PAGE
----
Jane Jacobs and Urban Planning’s Lesson for Democracy

Editor’s Note: Linn Davis continues our conversation about public participation and the health of our democracy. As an urban planning aficionado, he draws upon the teachings of the incomparable Jane Jacobs to explore the city as a microcosm of democracy.

The most influential book in modern city planning begins: “This book is an attack on current city planning….”

Quite the opening salvo.

That bold line is the start to The Death and Life of Great American Cities, Jane Jacobs’ 1961 treatise on urban life and space. And though Death and Life has occupied a place on the top shelf of urban planning literature for decades, it’s a book whose sometimes combative, often entertaining statements ought to be equally appreciated in the broader world of public engagement. With a new documentary out this year on Jacobs’ life and work, perhaps it’s time we took a look back at Death and Life and its essential lessons for democracy as a whole.

Jacobs was decidedly not a nonpartisan figure – her opposition to the Vietnam War, for example, prompted her move to Canada in 1968 – but she was hardly an easily pigeon-holed partisan, either. Her contemporary adversaries were elites of all stripes, and many of her ideas have become so decidedly uncontroversial over the years that they verge on a national consensus. And whatever Jacobs’ personal politics, her primary message is plainly universal: believe in people to determine what’s best for themselves.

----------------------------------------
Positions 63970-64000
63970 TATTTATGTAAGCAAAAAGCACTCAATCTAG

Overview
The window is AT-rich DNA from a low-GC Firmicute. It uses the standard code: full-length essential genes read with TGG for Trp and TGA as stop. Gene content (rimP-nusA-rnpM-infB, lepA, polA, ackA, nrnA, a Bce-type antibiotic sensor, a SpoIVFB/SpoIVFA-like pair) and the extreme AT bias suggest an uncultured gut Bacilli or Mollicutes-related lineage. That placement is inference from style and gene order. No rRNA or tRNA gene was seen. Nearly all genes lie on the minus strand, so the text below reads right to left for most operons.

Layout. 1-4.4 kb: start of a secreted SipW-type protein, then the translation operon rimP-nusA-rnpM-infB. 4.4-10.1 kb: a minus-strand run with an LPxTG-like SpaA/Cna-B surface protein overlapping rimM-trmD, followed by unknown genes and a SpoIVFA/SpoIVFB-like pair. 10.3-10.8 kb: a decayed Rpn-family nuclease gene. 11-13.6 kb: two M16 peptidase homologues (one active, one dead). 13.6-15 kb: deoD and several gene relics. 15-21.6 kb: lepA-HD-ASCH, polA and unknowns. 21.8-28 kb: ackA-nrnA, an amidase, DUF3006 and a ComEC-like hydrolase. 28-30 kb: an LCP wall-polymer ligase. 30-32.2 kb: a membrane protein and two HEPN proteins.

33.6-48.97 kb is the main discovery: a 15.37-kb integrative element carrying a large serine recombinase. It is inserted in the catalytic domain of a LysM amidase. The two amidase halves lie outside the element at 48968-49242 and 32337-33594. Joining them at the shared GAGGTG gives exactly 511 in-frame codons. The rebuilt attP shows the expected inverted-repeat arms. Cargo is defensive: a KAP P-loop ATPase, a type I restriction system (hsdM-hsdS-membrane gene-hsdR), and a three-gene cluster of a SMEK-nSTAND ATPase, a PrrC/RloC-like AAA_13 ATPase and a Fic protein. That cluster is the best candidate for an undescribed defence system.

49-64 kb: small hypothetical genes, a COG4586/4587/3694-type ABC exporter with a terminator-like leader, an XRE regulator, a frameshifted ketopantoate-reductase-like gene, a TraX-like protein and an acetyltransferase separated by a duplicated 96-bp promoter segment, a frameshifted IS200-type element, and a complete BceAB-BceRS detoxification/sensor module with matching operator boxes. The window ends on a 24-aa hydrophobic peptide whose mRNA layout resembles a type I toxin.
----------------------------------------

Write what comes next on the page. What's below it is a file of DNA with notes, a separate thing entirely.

What’s more, though Death and Life contains plenty of urban wonkery, the book goes far beyond a critique of the built environment; Jacobs’ overarching argument was for democracy. She saw cities as messy, motley, organic bodies whose nervous systems were not arterial streets but people. She found cities to be inherently democratic in their self-organization, and she resented any attempts to force that democracy out of them.

There is probably no profession in the last half-century that has experienced a more comprehensive sea-change in its received wisdom than has urban planning, and this is largely a credit to Jacobs’ wake-up call: that we ought to move from the impersonal and authoritarian to the personal and democratic. The plans for cities, Jacobs believed, must derive from a genuine striving for high-quality public engagement – both on the street and in the planning bureau. Planning, she argued, was more a democratic art than a technical science.

Indeed, whatever one thinks of Jacobs’ particular urban ideas, it’s hard to deny her basic genius: that placing people back in conversations about cities results in better cities. “There is no logic that can be superimposed on the city,” she wrote in a 1958 Fortune magazine article; “people make it, and it is to them, not buildings, that we must fit our plans.”

And so it is with all elements of our public decision-making. We cannot hope to start over and create utopian cities or utopian societies from scratch, and we should not. Human beings don’t suffer utopias gladly. What utopian urban places were built – think housing projects in Chicago or Stuy Town in New York – have rarely aged well. Rather, we must take the organic monster we’ve inherited – born, as it is, of centuries of human ingenuity and trial-and-error – and simply help it become “more perfect.” Not perfect; more perfect. And while technical knowledge is vital to that cause, the improvement of democracy must grow from its users upward. Or in Jacobs’ language: people make it, and it is to them that we must fit our government.